The ancient town of Bungay, with its wealth of historic sites is a tranquil tourist spot, well worth a visit.

Situated in a loop of the River Waveney, Bungay commands extensive views over lush water meadows, often flooded in winter, but fringed with silver green willows, and grazed by cattle in the summer months.

This time capsule of a town boasts a Roman well, a Saxon church, the remains of a Norman castle and Benedictine priory, and a fine lead-domed Butter Cross. The townscape is dominated by the majestic tower of St. Mary’s Church, serving as a symbol of Bungay’s rich heritage. These and many other sights can be visited by following the Bungay Town Trail.

Culture vultures will love the newly renovated Georgian Fisher Theatre in the centre of town, offering a wide programme of activities and events.

A unique shopping experience awaits visitors with a tempting array of individual specialist and antique shops. When you’re ready for a break, you will find plenty of choice in Bungay’s restaurants, cafes and tearooms. The Bungay Real Ale Trail provides a great opportunity to sample a range of local ales, with six of the original thirty-three 20th Century drinking houses still in operation today. Those who like the taste of the local Ale will also love St. Peters Brewery on the outskirts of the town.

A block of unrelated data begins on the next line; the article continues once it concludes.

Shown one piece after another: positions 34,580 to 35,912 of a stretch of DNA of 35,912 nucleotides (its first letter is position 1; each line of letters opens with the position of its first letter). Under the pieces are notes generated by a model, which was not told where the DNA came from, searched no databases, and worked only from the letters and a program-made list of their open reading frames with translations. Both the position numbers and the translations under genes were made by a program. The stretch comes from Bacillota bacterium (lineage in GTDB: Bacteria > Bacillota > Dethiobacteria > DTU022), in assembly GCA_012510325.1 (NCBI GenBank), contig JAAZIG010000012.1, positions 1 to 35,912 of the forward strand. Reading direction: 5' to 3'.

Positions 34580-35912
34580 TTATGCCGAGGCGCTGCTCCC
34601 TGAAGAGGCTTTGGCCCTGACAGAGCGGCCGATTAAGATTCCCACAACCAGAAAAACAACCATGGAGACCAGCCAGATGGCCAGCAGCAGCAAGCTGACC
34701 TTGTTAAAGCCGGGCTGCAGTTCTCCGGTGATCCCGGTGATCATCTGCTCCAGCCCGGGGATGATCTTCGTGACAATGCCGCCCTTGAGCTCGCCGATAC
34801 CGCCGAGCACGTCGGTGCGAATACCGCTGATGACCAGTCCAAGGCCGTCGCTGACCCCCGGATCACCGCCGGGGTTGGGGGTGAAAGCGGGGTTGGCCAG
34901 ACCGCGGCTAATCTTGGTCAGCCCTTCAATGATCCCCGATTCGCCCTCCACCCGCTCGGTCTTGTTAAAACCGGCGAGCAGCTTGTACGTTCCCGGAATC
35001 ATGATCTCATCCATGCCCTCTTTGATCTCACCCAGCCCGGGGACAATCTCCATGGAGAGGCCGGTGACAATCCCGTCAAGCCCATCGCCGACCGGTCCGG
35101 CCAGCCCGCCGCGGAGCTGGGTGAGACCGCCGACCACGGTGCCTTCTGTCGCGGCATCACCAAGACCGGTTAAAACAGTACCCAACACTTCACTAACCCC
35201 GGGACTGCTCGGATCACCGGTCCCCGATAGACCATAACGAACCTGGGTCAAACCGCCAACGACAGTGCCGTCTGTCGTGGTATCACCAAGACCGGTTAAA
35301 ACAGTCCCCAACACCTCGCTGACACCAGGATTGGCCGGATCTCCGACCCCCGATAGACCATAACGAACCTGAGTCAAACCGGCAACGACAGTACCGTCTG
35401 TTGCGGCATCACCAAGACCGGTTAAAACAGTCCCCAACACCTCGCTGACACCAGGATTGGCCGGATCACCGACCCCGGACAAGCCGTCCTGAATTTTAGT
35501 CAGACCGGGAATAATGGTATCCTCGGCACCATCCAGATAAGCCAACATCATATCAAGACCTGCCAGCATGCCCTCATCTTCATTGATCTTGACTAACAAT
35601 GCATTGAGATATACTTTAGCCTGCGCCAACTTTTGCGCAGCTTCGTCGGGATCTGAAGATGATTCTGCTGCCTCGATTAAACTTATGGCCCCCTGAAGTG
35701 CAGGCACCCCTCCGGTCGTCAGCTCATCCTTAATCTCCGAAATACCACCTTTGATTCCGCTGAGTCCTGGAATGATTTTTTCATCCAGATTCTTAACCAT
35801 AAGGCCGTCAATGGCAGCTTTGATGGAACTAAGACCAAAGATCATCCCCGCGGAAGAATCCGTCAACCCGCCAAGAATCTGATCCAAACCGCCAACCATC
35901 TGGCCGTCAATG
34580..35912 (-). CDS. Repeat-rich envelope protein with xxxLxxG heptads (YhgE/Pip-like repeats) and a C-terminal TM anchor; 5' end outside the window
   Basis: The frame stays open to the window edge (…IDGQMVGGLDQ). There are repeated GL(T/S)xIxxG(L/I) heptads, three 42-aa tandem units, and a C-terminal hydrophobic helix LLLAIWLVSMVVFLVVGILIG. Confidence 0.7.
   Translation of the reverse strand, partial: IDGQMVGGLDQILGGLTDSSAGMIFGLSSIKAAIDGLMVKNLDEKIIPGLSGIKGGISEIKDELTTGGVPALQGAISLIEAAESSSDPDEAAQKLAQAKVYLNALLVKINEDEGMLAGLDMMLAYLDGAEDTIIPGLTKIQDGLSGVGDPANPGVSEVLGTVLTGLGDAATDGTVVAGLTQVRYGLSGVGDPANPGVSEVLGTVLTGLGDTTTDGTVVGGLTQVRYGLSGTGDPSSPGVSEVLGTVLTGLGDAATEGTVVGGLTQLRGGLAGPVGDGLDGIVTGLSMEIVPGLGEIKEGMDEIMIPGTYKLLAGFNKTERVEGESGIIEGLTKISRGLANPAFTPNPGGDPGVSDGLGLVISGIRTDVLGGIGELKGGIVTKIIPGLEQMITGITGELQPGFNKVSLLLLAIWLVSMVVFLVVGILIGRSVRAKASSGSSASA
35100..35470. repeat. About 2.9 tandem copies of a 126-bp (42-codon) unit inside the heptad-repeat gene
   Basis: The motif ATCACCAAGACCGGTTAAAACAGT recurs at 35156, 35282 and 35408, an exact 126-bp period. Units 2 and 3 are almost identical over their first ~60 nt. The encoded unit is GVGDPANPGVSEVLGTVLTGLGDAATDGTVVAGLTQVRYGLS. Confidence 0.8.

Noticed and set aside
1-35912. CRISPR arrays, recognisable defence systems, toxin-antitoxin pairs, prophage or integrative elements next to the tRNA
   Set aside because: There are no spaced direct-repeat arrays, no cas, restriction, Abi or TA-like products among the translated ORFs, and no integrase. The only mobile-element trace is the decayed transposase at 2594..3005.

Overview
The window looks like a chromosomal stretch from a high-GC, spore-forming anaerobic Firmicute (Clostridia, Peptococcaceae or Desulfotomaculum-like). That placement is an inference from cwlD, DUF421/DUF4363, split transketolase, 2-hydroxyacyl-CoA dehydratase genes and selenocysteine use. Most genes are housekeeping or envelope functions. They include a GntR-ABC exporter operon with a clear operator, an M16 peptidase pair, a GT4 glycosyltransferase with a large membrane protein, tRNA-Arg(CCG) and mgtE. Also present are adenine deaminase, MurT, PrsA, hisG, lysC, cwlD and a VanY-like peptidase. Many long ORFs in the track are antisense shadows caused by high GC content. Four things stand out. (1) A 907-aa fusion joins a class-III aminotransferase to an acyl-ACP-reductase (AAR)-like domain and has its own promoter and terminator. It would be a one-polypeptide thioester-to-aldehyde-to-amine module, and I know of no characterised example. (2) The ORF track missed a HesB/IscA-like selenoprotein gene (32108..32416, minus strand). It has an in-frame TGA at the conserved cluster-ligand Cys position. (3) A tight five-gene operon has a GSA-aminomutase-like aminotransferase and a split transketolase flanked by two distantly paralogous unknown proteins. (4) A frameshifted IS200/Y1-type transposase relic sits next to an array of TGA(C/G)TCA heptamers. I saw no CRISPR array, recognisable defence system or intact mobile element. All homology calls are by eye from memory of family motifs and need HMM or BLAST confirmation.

Bungay legend

The town of Bungay is rich in folklore; St. Mary’s Church in particular beholds a dark legend. On a stormy Sunday in 1577 records claim that the devil appeared at the church in disguise as a black dog, which attacked the congregation. An old verse records ‘All down the church in midst of fire, the hellish monster flew, and, passing onward to the quire, he many people slew’. Look out for depictions of Black Shuck around the town.

Town Reeve

Did you know that Bungay is the only place in the UK with an active Town Reeve? Until the formation of the Urban District Council in 1910 the local government in Bungay was carried out by the Town Reeve and Feoffees, an ancient institution which has its origins in the Saxon civic authority.

The earliest surviving record of a Town Reeve in Bungay, William Brooke, appears in the St. Mary’s Churchwarden’s Book in 1536, now in the Suffolk Record Office. The Town Reeve today is nominated annually by the predecessor. No voting takes place and the name of the successor is kept a secret until the handover of office at the public meeting in December.

Take a look at…

Bungay Suffolk
Bungay Audio Trail